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As a nonreligious person, I have often surprised myself with my fondness for Buddhist myths and symbols. I am not sure why or how but I think especially the Tibetan Buddhist iconography and symbols are the most evocative, psychedelic and photogenic of them all. Those colorful flags are tailor made to flutter in the icy cold Himalayan winds and those Mani stones are destined to form epic landscapes. I have experienced this exhilaration many times before and this time at Nako it went a step further, mainly due to the literally heady combination of high altitude and the surreal moonscape.
Let me first start with the flags. As expected, they were everywhere in this Buddhist village that contain the remnants of thousand year old monastery among other things. For the best view, I climbed up the small hillock beyond the famed lake. At that point, the wind was blowing violently, thus allowing me to resume the motion blur experiment with these flags that I started last year in Chitkul. As the moon was also in the frame along with the saffron-white hillock, I believe these images came out to be less disappointing this time round.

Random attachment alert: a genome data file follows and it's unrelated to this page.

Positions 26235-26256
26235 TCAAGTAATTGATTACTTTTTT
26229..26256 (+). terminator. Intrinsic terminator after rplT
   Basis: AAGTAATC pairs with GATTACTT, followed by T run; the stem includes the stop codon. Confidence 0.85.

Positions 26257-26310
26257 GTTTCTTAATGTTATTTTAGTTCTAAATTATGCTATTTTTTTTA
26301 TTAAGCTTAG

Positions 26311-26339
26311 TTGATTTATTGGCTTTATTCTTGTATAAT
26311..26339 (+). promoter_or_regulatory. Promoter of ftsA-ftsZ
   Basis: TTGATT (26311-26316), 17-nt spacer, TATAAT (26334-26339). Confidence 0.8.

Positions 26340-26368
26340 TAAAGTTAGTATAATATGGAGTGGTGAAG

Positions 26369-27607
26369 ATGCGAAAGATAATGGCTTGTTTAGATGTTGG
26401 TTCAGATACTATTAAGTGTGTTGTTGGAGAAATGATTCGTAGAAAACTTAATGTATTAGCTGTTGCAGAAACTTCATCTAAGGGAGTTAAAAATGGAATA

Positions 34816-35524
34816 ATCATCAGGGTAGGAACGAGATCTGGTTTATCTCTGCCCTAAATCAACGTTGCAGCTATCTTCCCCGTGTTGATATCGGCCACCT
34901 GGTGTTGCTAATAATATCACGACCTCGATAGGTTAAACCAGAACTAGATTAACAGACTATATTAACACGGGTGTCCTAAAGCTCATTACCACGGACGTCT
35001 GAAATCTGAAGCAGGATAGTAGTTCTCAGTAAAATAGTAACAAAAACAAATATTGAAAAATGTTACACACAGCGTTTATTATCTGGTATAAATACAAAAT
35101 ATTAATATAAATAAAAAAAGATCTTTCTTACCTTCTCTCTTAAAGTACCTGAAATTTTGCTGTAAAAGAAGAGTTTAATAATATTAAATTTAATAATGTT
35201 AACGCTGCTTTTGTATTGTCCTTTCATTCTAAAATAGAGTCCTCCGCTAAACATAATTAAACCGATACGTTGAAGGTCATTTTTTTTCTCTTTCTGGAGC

The other most distinctive symbol of Tibetan Buddhism is of course the prayer stones or Mani stones. These are the small pebbles or stone slates with the six syllable mantra Om Mani Padme Hum sculpted all over them. This is just another way to spread the celestial blessings all over the place. While the same text is repeated everywhere, I was surprised to see how different they looked from every angle and against every backdrop. Nako is in fact full of Mani stones. There are large heaps of them at various locations of the village and not to mention the monastery. The path leading up to the hillock overlooking the village is also lined with them.
On top of these I noticed the mantra inscribed on the surface of one of peaks. I do not know how someone even got there, forget curving such immaculate letters while I have struggled with pen and paper all my life.
This of course brings me to the third element, the prayer wheels. Midsized wheels can be seen installed in every monastery. Also, the smaller ones can be carried around, spreading celestial glee all over the place. But the most noticeable one of them at Nako was the one atop the hillock, placed perfectly so that the mantras reach every corner of the village. However I do not think it is a historical construction. It is fairly new and robust. Nevertheless, the evocative sound of the metal bells on that evening while staring at the setting sun and the rising moon compensated for the lack of antiquity.
There is more to Nako than prayer flags and stones. But for the time being I must stop here. But I will be back with the rest of the stories soon.